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How Stephen King saved regional book reviews in Maine’s biggest daily paper

And the rest of the week’s best writing on books and related subjects.

Special Screening of IT with Stephen King
Stephen King at a screening of It in 2017.
Scott Eisen/Getty Images for Warner Bros.
Constance Grady is a senior correspondent on the Culture team for Vox, where since 2016 she has covered books, publishing, gender, celebrity analysis, and theater.

Welcome to Vox’s weekly book link roundup, a curated selection of the internet’s best writing on books and related subjects. Here’s the best the web has to offer for the week of January 13, 2019.

  • At the Atlantic, Amy Hawkins and Jeffrey Wasserstrom walk through what censorship looks like in China — and why it means that you couldn’t reference 1984 on social media there last winter, but you could still buy a copy of the book if you wanted:

Here’s the rub: Monitors pay closer attention to material that might be consumed by the average person than to cultural products seen as highbrow and intended for educated groups. (An internet forum versus an old novel.) As a result, Chinese writers are watched more closely than foreign ones. (Liu Xiaobo versus Orwell.) Another rule of thumb is that more leeway is given to imaginative works about authoritarianism than ones that specifically engage with its manifestations in post-1949 China. (1984 versus a book on the Dalai Lama.)

At the New York Times, Danielle Braff looks into the way scented candles have become a must-have book accessory:

It’s not enough just to read anymore. It’s not even enough to post your reading on Instagram anymore. Today, you have to create an atmosphere to show just how analog and sensual you’re being. That often involves … a candle.

When Ms. Prokott read “The Oracle Year,” by Charles Soule, about the not-so-positive events that occur when you can predict the future, she enhanced the experience with DW Home’s Warm Tobacco Pipe candle ($12), a moody blend of leather and woods. Liane Moriarty’s novel “Truly Madly Guilty” was served in bed, surrounded by a blanket, fishnet socks and a handmade eucalyptus candle.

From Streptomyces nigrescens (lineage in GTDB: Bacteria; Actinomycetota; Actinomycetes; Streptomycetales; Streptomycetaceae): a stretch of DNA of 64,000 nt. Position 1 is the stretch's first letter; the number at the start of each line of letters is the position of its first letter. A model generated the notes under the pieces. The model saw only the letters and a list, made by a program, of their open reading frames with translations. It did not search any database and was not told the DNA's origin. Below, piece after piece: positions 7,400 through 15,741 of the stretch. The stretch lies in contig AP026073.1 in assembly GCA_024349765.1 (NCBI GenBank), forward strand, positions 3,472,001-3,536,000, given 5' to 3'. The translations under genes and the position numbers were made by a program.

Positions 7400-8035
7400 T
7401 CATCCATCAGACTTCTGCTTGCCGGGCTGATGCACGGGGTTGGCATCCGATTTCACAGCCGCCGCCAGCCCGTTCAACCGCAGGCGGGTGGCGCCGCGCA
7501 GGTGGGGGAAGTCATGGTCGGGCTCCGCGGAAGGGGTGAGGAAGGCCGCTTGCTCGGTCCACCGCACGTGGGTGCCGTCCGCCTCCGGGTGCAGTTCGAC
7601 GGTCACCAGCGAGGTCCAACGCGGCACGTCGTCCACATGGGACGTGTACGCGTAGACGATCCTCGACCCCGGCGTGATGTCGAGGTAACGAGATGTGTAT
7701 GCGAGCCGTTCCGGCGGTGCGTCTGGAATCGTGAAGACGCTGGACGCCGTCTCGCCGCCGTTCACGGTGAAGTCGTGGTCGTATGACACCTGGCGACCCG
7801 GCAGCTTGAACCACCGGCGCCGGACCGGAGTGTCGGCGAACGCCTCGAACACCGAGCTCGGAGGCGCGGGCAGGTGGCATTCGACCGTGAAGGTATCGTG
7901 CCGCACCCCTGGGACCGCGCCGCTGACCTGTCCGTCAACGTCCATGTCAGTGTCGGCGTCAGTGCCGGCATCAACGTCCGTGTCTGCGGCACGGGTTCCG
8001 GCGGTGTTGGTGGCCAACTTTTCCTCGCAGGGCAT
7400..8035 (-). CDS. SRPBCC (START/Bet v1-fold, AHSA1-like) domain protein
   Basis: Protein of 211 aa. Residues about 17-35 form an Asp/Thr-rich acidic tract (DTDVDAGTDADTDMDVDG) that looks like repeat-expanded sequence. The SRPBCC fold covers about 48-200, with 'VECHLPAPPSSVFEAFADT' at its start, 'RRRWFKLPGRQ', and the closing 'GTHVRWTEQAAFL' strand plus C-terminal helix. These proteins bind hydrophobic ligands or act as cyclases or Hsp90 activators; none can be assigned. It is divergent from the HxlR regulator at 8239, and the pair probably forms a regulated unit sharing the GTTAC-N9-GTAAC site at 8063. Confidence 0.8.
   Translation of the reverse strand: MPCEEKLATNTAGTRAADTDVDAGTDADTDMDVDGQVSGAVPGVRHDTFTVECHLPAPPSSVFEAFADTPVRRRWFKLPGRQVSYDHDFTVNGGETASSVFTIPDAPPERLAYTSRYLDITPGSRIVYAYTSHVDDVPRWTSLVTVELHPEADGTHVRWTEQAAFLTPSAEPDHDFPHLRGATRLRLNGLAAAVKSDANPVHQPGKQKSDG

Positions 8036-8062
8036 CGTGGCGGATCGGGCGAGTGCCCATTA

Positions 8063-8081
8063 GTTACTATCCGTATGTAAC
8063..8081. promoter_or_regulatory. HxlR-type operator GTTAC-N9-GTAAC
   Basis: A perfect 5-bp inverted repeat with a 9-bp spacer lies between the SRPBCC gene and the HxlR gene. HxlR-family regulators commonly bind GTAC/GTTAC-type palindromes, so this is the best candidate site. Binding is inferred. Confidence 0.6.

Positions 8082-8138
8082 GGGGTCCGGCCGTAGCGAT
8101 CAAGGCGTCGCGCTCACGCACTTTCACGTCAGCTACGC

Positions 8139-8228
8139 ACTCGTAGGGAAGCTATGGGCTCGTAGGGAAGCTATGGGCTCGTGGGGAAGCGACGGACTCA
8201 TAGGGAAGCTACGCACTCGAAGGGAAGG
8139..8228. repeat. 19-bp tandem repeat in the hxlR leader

Woolf’s Orlando, based on and dedicated to Vita, was a novel that doubled as an epic love letter. It also marked a distinct turning point in their relationship. Their letters from this period are desperate and heavy, the start of a slow dissolution of the romantic and sexual component of their relationship. In October 1927, Virginia wrote to Vita, Never do I leave you without thinking, it’s for the last time.

When I first read those lines, I thought, how lucky am I, to finally be in a relationship where I’m not constantly checking for an exit door.

While some criticized the newspaper for offering to reinstate the book reviews only in exchange for subscriptions — “The word ‘blackmail’ was used,” Mr. Bodwell said — Ms. DeSisto credited her employees for asking the community to pay for the journalism they want.

“Look, we didn’t want to cut it either,” she said. “We needed to be more direct about the challenges we’re having and we needed their support.”

The survey results made me wonder if that would be enough—if it’s possible, in the age of the Internet, to reverse the belief that content should mostly be free. By content I do mean to encompass all ends of the artistic spectrum, that ill-defined mass of high and low entertainment and art and news that rubs up against each other on the web in a way that makes it more difficult to separate out, and perhaps less meaningful to do so. Basically, people are insatiable for this panoply of words and images; they want mass input.

Every unhappy couple is now unhappy in exactly the same way, and every unhappy woman is a rotten-to-the-core fiend with the interiority of a Muppet (apologies to the Muppets). Adèle and its shelf-mates have been lured by the siren song of Bad Girl Literature — novels conceived entirely around the premise that women will read and share them with delight because the protagonists are naughty, or downright psychopathic, and that this represents a new horizon in literature.

Muriel Spark’s young women of 1945, who lived at the May of Teck Club for the “Pecuniary Convenience and Social Protection of Ladies of Slender Means,” could have been right down the hall. Sadly, though, I met no one who had a taffeta Schiaparelli evening dress that was shared among the women for formal occasions. I had special affection for Spark’s Jane, who was engaged in “brain work” in “the world of books.” She liked to ask writers, “What is your raison d’être?” I tried this a few times myself, but as the response was “What’s my raisin debt?” usually followed by “You talk just like Holly Hunter!” I gave up and stopped approaching people altogether.

Meanwhile, here’s a rundown of the past week in books at Vox:

As always, you can keep up with Vox’s book coverage by visiting Happy reading!